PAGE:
A. Year 1/3
    : Role of Bias in Pediatric Pathology: Preventing Errors and Enhancing Patient Safety One Child at a Time. Vinay Prasad, MD, Monroe Carrell Jr. Children's Hospital at Vanderbilt, Kathleen Nicol, MD, Nationwide Children's Hospital, The Ohio State University

At the end of this presentation, participants should be able to:

  • Identify different cognitive biases that can cause errors
  • Participants will be able to utilize de-biasing strategies, thereby preventing errors
  • Participants will understand the dual processing system that we use every day, and utilize their understanding of Type 1 (intuitive) and Type 2 (analytic) processes to avoid errors and failure.

B. Year 2/3: Bone dysplasias: A systematic diagnostic approach - Linda Ernst, MD, Northshore University Healthsystem, Evanston Hospital and Peter Nikkels, MD, University Medical Center Utrecht, Netherlands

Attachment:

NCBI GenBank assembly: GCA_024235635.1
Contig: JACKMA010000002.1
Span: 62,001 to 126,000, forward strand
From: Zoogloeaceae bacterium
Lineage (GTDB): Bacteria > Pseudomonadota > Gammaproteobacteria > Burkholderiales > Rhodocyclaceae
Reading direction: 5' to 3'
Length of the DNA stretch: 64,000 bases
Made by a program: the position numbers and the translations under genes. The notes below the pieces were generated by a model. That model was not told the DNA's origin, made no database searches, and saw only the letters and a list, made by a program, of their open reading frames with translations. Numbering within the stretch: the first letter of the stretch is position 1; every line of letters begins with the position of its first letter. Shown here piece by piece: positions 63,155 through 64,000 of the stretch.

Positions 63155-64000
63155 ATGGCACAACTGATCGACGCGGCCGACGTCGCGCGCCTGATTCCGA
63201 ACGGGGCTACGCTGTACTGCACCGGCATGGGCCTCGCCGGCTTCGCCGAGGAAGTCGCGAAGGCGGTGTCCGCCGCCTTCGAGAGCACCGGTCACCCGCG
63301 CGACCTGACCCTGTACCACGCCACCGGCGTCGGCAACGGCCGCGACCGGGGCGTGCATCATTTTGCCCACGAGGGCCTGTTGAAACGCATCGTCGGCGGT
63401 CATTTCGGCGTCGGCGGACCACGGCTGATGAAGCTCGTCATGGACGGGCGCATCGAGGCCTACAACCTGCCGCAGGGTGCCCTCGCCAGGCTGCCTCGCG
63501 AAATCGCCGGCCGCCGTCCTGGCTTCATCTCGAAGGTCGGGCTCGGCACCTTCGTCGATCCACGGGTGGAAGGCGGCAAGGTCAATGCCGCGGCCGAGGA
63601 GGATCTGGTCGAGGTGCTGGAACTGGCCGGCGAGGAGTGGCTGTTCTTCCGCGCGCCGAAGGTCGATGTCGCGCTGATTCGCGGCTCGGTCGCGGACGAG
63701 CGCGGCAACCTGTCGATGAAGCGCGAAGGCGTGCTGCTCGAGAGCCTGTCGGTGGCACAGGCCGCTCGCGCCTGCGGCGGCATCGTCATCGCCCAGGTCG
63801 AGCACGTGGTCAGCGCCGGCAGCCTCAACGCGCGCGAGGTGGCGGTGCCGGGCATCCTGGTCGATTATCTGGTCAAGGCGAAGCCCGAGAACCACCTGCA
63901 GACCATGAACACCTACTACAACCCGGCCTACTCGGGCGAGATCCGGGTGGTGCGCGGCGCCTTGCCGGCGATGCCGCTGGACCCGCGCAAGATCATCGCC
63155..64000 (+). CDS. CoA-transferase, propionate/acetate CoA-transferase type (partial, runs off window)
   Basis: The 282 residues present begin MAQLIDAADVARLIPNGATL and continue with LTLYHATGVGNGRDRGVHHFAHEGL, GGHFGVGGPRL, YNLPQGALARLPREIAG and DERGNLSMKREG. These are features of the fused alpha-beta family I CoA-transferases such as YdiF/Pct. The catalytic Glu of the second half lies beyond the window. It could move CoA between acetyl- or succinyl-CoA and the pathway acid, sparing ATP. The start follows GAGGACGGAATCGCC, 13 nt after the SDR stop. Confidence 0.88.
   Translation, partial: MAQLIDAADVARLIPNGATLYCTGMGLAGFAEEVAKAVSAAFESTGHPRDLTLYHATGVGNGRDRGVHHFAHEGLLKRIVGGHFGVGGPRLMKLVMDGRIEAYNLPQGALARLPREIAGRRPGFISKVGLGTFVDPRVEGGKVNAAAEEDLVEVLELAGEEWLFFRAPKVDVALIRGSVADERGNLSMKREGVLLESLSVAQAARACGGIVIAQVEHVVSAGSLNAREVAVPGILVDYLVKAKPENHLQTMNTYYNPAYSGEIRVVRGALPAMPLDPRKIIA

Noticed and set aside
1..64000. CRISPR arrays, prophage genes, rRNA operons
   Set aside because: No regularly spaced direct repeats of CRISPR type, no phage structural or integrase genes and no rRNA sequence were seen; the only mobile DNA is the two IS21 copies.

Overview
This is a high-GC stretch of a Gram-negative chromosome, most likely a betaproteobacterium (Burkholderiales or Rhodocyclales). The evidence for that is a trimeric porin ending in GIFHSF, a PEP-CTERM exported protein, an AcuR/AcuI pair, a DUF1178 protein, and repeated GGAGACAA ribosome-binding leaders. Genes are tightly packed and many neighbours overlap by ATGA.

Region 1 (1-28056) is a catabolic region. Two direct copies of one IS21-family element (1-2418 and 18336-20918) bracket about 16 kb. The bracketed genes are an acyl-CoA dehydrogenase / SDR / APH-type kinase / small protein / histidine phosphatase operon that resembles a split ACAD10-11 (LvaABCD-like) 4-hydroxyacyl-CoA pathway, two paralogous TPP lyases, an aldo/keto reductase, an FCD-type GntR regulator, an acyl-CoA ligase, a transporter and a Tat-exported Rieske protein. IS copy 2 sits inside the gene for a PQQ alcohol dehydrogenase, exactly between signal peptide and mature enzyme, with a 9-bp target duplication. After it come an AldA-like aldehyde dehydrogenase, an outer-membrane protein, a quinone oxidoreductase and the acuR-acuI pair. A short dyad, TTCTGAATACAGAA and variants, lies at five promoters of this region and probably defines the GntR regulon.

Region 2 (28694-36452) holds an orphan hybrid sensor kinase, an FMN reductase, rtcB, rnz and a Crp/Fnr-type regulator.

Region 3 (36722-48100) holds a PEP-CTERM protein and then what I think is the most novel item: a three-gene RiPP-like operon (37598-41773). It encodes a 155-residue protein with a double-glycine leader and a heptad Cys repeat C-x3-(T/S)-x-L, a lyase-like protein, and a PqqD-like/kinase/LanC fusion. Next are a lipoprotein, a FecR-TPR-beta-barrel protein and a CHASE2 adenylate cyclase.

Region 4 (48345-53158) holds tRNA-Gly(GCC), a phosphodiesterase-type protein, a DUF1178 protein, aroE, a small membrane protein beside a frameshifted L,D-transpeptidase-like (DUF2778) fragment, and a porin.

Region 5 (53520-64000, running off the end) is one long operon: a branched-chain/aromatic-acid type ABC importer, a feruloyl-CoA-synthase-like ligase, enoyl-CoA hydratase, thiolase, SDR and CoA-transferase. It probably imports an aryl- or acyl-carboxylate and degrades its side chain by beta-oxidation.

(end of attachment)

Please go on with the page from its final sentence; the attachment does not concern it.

At the end of this presentation, participants should be able to:

  • Describe the diagnostic histological aspects of some common skeletal dysplasia’s recognizable at birth.
  • Describe the diagnostic features of the X-rays of several common skeletal dysplasias recognizable at birth.
  • Recognize the limitations of histology to diagnose a skeletal dysplasia.
  • Use a diagnostic scheme to diagnose the more common skeletal dysplasia’s recognizable at birth.

C. Year 3/3: Pediatric Gastrointestinal Biopsy: An Update on the Diagnosis and Pathogenesis of Pediatric Upper Gastrointestinal Disease - Amy Lowichik, MD, PhD, University of Utah School of Medicine, Salt Lake City, UT and Raul S. Gonzalez, MD, University of Rochester Medical Center, Rochester, NY                                               

At the end of this presentation, participants should be able to:

  • Recognize the inflammatory findings characteristic of allergic and autoimmune diseases of the pediatric upper gastrointestinal tract.
  • Describe the histologic criteria for pre-malignant and malignant lesions of the pediatric upper gastrointestinal tract.
  • Order and recommend appropriate ancillary testing for common and rare developmental, allergic, autoimmune, pre-malignant and malignant lesions of the pediatric upper gastrointestinal tract

Workshop Session II